Resolution marked the end of a three-year restructuring programme yesterday with plans to change its name and part ways with founder Clive Cowdery.
The FTSE 100 company, which was set up in 2008 to consolidate the life insurance industry, said it will ask shareholders for permission to switch from Resolution to Friends Life when it holds its annual meeting in May.
It also revealed that Mr Cowdery and co-founder John Tiner will not stand for re-election as non-executive directors, effectively ending their direct association with the company.
Mr Cowdery, who oversaw deals for Friends Provident in 2009 as well as parts of Axa and Bupa a year later, is currently working on a new project to consolidate the US life industry and snapped up Lincoln Benefit Life for $600m (£361m) last year.
In a statement, he said: "Resolution has delivered on its targets, with further upside as the company continues to seek to secure maximum value from each part of the group."
Yesterday's news marked the end of an eventful few years at the group, which had been criticised by investors and regulators for using an offshore company, led by Mr Cowdery, to run key management functions.
This arrangement was ended in late 2012, and chief executive Andy Briggs and his team have since taken out £160m in costs from the company, which saw operating profits rise 59 per cent to £436m last year.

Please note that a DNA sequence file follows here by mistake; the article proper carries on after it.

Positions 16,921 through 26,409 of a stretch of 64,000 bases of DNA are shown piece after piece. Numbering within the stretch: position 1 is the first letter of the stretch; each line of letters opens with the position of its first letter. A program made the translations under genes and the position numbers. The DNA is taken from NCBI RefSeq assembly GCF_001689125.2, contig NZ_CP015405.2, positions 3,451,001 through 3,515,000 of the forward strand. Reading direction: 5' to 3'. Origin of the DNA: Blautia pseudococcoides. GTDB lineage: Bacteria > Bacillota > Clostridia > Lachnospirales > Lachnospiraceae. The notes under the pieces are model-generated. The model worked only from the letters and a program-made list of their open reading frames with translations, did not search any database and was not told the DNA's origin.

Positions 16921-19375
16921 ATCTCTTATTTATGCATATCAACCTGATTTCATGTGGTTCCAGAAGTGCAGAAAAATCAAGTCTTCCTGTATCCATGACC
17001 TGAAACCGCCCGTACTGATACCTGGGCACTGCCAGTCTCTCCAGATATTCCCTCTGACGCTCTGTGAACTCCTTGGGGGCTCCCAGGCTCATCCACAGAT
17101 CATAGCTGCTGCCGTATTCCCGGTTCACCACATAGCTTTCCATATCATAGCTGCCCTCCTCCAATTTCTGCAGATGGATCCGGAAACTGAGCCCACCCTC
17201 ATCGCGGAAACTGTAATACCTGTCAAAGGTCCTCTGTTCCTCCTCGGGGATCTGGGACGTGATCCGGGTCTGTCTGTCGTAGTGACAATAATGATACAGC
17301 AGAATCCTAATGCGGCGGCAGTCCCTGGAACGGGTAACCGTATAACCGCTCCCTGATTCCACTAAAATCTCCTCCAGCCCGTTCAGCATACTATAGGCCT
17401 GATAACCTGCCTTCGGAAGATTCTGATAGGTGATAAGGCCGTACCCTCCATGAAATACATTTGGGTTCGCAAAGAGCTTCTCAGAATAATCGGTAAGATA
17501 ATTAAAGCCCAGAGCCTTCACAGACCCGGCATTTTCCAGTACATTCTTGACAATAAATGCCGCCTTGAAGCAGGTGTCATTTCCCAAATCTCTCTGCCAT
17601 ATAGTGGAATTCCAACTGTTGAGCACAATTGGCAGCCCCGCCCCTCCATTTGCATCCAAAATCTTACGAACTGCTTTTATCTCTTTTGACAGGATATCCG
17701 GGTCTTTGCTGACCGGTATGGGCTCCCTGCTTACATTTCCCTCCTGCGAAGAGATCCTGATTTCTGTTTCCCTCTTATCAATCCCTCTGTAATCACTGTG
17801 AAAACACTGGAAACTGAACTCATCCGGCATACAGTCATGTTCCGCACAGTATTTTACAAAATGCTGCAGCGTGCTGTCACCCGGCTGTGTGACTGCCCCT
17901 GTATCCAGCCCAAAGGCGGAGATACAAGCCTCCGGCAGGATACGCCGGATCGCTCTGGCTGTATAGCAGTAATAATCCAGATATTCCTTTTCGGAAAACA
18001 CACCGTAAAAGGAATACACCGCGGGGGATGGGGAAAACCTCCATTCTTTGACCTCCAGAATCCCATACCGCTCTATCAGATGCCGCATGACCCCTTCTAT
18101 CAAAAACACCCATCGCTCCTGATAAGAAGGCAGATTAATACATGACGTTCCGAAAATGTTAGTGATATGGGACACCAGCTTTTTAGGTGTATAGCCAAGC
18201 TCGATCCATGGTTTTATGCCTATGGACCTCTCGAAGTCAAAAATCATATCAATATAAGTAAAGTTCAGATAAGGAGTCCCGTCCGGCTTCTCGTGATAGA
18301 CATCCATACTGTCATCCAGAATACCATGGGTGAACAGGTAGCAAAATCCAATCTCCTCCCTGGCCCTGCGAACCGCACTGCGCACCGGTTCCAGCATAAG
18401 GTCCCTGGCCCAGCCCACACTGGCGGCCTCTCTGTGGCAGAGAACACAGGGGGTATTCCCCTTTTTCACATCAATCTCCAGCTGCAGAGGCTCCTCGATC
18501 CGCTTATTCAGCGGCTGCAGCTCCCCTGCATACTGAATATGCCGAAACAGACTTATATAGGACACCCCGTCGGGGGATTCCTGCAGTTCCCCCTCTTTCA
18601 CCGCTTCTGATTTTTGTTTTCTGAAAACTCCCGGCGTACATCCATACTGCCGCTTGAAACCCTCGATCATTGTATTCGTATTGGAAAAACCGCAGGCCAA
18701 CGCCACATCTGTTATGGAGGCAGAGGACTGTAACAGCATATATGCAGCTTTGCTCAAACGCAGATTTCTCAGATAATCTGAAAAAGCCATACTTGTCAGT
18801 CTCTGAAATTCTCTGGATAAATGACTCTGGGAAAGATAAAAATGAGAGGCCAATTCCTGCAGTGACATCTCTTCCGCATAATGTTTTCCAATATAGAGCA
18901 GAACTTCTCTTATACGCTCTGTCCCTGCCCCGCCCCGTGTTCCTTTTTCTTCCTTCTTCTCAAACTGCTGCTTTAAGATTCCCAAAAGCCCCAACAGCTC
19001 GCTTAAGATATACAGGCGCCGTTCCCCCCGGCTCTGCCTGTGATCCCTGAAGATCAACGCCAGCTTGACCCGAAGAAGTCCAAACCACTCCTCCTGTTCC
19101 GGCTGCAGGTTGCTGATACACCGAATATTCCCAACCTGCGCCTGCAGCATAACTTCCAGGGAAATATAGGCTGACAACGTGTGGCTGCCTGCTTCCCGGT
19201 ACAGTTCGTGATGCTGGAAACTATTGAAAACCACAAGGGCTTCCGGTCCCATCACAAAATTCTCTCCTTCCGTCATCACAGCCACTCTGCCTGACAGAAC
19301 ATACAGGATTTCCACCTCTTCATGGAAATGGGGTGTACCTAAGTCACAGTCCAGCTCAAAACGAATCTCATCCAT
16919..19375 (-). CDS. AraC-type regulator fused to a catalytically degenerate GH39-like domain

"We reached a significant turning point for the group in 2013 and are entering a new and exciting chapter," Mr Briggs said. "We operate in attractive growth markets, focused on managing legacy life and pension products, and capturing value in the fast-growing retirement provision market."
Overall, the value of new business rose 5 per cent to £204m, 30 per cent coming from the UK where it operates the Friends Life brand. Despite this, shares in the company fell heavily, closing down 22.1p at 351p.
Resolution said it also remained in talks to sell Lombard, its European wealth manager, and had also ended an agreement with F&C Asset Management to handle £14.5bn on its behalf.
F&C, which is currently in the process of being sold to the Bank of Montreal for £708m, lost the bulk of the mandate to rival Schroders, although £2.3bn will now be invested by Resolution's own Friends Life Investments. The news will come as a blow to those F&C shareholders – such as Standard Life Investments – who believe BoM should increase its bid.
Reflecting on Resolution's results, Eamonn Flanagan, an analyst at Shore Capital, said: "The issue for the group is that it now looks like any other open life company in the sector.
"We remain unconvinced that its new business offering is yet up to the standard of many of its peers."